^ To Yenan-Gyaung
tank, where it lies covered with iridescent bubbles and gradually thickens as it cools. Part of it is burnt as fuel in the engines, where it makes a raging flame like a sword of fire.
The Burmese system is yet simpler. A well is dug to a depth of from two to three hundred feet, and lined with wood to keep the sides from falling in. Looking
the burmese system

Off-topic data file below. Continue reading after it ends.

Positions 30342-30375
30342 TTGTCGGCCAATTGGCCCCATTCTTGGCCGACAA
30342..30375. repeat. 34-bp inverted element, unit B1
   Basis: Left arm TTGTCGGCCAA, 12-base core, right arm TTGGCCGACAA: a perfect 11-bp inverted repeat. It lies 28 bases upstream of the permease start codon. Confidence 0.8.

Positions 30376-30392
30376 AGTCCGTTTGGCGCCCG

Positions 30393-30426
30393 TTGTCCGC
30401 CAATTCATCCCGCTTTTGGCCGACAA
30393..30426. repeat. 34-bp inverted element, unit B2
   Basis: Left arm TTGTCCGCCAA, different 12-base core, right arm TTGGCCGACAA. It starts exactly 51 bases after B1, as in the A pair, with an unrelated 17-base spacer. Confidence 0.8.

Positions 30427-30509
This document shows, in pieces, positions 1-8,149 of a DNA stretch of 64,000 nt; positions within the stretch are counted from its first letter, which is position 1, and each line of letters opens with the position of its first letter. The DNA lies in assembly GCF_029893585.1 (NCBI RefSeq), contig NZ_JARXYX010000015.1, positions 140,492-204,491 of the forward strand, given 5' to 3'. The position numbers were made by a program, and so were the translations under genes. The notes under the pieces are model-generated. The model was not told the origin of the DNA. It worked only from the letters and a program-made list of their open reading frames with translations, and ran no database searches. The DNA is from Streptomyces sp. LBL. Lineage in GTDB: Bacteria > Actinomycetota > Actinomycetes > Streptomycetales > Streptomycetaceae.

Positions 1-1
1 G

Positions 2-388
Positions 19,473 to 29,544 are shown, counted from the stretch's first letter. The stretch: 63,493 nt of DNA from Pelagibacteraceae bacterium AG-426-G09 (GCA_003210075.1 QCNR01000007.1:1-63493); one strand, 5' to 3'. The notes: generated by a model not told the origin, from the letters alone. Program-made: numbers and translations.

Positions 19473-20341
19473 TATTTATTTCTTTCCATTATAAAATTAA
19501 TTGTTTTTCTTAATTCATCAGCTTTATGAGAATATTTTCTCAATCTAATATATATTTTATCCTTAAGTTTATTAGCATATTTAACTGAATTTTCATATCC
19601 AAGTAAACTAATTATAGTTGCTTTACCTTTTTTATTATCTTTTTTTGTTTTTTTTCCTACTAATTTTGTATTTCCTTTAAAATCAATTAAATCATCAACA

down into its deeps, I can see the oil glinting at the bottom, and quivering wTith the secret action of the springs ; overhead, at a height of four or five feet, a tree trunk to which pulleys are attached is placed horizontally on supports. A rope is passed over the pulleys and hauled by girls and men, down a long slope, till the bucket of oil reaches the surface. Human labour from start to finish. The contents of each bucket are poured into large Ali Baba jars, which lie half-